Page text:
Going to Court
Don’t pick up any new charges while your case is pending. This affects your release status and can effect the serious of any sentence the court imposes if you’re convicted.
Prepare for Court
- Read the paperwork you were given by the police. That tells you what you’ve been charged with. Additional charges may be added or dropped later in the discretion of the District Attorney at your first court appearance.
- Calendar your court date. Make sure you know where court is, where to park, and what time it starts. If you miss court, a warrant will issue for your arrest and you could be charged with the additional crime of failure to appear.
- Get to court early. Often there’s a long line to get through security. Get there early and avoid the rush.
- Bring a newspaper or something to read. While listening to court cases is initially interesting, soon your interest will taper off.
- Dress appropriately. Think: job interview with someone you want to impress.
- Leave the kids behind. Court’s serious stuff. The judges are angered when they think children are brought to court to garner sympathy, and kids don’t have the patience to sit still.
Mistakes to Avoid
- I’m sorry for what happened. I just want to get it over with and make things right. A criminal conviction can mark you for the rest of your life. By admitting guilt early, there is little incentive for the prosecutor to be fair. You lose your negotiating power and waive important rights that protect you against the System. Unless you get a great offer–which most people can’t tell anyway– there is usually no compelling reason to resolve it early.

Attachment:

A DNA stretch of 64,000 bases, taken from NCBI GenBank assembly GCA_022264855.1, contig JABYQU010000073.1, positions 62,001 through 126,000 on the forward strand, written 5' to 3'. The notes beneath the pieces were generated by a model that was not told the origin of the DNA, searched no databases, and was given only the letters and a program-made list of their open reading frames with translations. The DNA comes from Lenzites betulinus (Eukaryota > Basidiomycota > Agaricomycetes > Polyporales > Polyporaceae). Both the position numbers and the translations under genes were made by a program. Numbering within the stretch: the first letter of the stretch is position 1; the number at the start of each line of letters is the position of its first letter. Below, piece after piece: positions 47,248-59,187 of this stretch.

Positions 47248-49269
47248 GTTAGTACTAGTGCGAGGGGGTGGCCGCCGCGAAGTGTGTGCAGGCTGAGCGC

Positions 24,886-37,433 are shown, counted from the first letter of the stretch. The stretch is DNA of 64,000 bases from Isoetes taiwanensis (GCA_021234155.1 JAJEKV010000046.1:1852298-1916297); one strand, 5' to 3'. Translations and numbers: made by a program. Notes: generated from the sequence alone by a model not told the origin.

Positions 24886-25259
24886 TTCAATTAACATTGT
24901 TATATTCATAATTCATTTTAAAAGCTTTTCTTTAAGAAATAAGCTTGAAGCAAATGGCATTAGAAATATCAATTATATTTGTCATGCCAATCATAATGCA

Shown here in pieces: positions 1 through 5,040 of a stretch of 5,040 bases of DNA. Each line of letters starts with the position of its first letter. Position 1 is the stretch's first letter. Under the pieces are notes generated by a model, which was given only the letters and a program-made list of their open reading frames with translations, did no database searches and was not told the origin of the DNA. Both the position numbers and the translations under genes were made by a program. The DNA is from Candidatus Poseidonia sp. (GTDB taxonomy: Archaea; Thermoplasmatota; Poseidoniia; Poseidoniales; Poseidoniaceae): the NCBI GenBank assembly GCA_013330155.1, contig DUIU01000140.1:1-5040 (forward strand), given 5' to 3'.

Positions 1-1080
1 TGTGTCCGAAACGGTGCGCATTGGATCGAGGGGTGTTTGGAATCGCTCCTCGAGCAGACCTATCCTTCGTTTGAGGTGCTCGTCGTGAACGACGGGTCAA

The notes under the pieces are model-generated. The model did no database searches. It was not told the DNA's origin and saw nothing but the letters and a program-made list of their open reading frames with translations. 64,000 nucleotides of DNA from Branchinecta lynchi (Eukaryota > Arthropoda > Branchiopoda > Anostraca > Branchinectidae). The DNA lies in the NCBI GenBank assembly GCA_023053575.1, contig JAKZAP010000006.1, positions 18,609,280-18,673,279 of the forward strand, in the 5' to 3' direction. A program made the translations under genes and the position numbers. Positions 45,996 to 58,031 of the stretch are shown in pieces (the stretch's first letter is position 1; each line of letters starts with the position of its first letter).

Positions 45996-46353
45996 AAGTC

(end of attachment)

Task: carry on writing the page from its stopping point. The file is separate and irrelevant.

- I’m not a bad person. I can’t believe this is happening to me. A criminal charge affects people who depend on you too. Most cases begin with the humiliation of handcuffs. Then the System follows up by treating good people shamefully–people with families, financial obligations, or who are risking their jobs. The System thinks crime equals punishment, with small regard to how it affects you or the people who depend on you. You may feel devastated by what’s happened, but to protect your rights and the people who depend on you, you’ll need serious damage control.
- I didn’t do it. I’ll just tell the judge what happened and the case will be dismissed. Even if you’re innocent, you could still be convicted. The courts can and do make mistakes. When you’re charged with a crime, your liberty is in the hands of strangers: the judges, the jury, and the prosecutors. Anticipate that court will be crowded. At your first court date, the judge will NOT let you explain any defenses to your case or why you are innocent. You’ll likely come back to court many times before your case ends, even if it interferes with work or travel.
A criminal case shouldn’t leave a permanent mark against you.
Once a case is over, it’s often possible to get your record expunged and start fresh with a clean slate. Everyone deserves a second chance.